A question I get a lot at church is that of how studying theology has impacted my testimony. Sometimes people make comments along the lines of how studying the beliefs of others must be quite faith-promoting, with an apparent assumption that the musings of non-LDS religious thinkers are likely so self-evidently ridiculous or confusing that they could only result in my having a greater appreciation for the simple clarity of the restored gospel. Others wonder, by contrast, whether engaging religion academically might be dangerous, might undermine my belief in the LDS church. I am not comfortable, however, with either of these paradigms. What I study has in fact profoundly influenced my faith, but in complex ways. Continue reading
In honor of having made it through another year of Mother’s Day and Father’s Day celebrations (and/or firestorms), I’d like to consider some issues related to parenthood, and how we talk about it in the Church. Though I admittedly do have my qualms about some of the language related to gender, I have to say that the LDS emphasis on the importance of parenting is something I actually quite appreciate, and generally see as positive. At the same time, as a single adult member of the Church, I’m all too aware of how this emphasis can leave a large segment of the community feeling somewhat like second-class citizens. So I find myself coming back to the question, is there a way to talk about the importance of parenthood that doesn’t marginalize the non-parents? Or is that simply one of the costs of keeping the role of parent as central as we want it to be? I honestly don’t know the answer to that one. Continue reading
I’ve always been a bit ambivalent about the stories surrounding Easter. I remember as a child listening to adults talking in solemn and hushed tones about the death of Jesus, and wondering how I was supposed to react. Should I be feeling guilty, since as a sinner I shared part of the blame for his suffering? Should I be feeling horrified? (Some of those who went into excruciating and grisly detail seemed to be hoping to provoke a bit of that reaction.) All too often, hearing the story of Good Friday left me with an image of a Jesus who quite possibly resented me for having messed up so badly that he had to pay for it, and who was now scrutinizing my every action to see if I was good enough to be worthy of his help. Continue reading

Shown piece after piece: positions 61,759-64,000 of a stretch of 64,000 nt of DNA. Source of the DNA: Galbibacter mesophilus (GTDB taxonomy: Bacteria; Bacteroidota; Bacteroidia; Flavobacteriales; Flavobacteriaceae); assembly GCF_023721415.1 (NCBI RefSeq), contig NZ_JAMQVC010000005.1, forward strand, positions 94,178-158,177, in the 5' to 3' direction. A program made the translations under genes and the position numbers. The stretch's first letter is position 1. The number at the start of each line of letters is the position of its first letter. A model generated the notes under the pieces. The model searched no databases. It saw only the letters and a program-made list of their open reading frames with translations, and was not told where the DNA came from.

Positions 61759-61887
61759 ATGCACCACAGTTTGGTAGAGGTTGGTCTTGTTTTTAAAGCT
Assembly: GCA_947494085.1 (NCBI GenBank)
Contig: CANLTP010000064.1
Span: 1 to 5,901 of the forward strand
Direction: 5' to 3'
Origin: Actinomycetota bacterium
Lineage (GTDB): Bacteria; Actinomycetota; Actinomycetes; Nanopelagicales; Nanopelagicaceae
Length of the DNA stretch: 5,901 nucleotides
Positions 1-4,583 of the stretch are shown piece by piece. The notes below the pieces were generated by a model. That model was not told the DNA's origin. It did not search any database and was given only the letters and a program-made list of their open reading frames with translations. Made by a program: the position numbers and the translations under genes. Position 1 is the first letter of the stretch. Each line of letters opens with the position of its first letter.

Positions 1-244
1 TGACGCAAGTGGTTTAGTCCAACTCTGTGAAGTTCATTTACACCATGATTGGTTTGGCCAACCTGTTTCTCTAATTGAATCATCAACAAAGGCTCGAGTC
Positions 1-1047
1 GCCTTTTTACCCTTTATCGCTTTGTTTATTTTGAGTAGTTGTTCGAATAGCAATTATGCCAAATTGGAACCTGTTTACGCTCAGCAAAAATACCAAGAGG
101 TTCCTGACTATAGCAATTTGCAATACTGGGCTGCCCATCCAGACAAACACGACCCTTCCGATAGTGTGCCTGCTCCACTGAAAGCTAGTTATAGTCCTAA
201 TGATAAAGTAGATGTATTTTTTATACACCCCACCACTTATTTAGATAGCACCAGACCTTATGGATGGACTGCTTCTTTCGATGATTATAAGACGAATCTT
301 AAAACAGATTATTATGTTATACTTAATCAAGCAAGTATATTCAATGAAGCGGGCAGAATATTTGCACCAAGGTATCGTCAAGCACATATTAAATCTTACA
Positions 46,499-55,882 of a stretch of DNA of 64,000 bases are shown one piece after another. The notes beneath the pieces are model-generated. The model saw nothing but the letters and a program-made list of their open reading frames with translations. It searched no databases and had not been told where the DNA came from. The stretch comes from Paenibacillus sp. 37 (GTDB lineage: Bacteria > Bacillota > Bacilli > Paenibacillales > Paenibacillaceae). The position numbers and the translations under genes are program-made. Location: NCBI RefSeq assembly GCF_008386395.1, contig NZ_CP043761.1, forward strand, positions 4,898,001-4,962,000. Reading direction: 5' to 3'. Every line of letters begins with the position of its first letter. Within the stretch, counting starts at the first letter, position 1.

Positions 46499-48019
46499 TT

A couple of recent discussions have gotten me thinking about the relationship between history and faith. Not every person takes the same approach to navigating the challenges posed by historical problems, of course, and I respect that there are a variety of ways of conceptualizing the interplay betwen the two. What I can’t quite make sense of, however, is the idea that they can be completely separated, that one can talk about faith without reference to history or dismiss history as being irrelevant to faith. (In other words, the “if you have a testimony, then history doesn’t matter” line of thought.) Continue reading
“Theology of religions” has been a particularly pressing concern in Christian thought since at least the middle of the twentieth century. The term refers to the effort to make theological sense of other religions. It involves questions like, from the perspective of a Christian, is God involved in other religions, or are they merely human constructions? Is Christianity the only true faith–and if so, why hasn’t God revealed it to everyone? As I’ve posted about before, theologians often speak of three general approaches to the problem: exclusivism (Christianity is the one true faith and there is no way to salvation outside of membership in it), inclusivism (only Christ can save, but explicit belief in or knowledge of Christ is not necessarily required for this to happen), and pluralism (there are multiple true paths and ways to salvation, and Christianity is only one of them.)
I’ve often thought about what an LDS theology of religions might look like. Continue reading
When I look at the religious conversations I’ve had again and again, the papers I’ve written, the books I’m fascinated by, I can’t help noticing how frequently I find myself coming back again and again to some of the same themes. There are certain questions which have haunted me for years; I feel almost compelled to keep returning to them, to explore them further, to try approaching them from yet another angle. When it comes to these particular problems, you might fairly accuse me of being somewhat obsessed (my siblings and friends could certainly attest to this). Some examples: Continue reading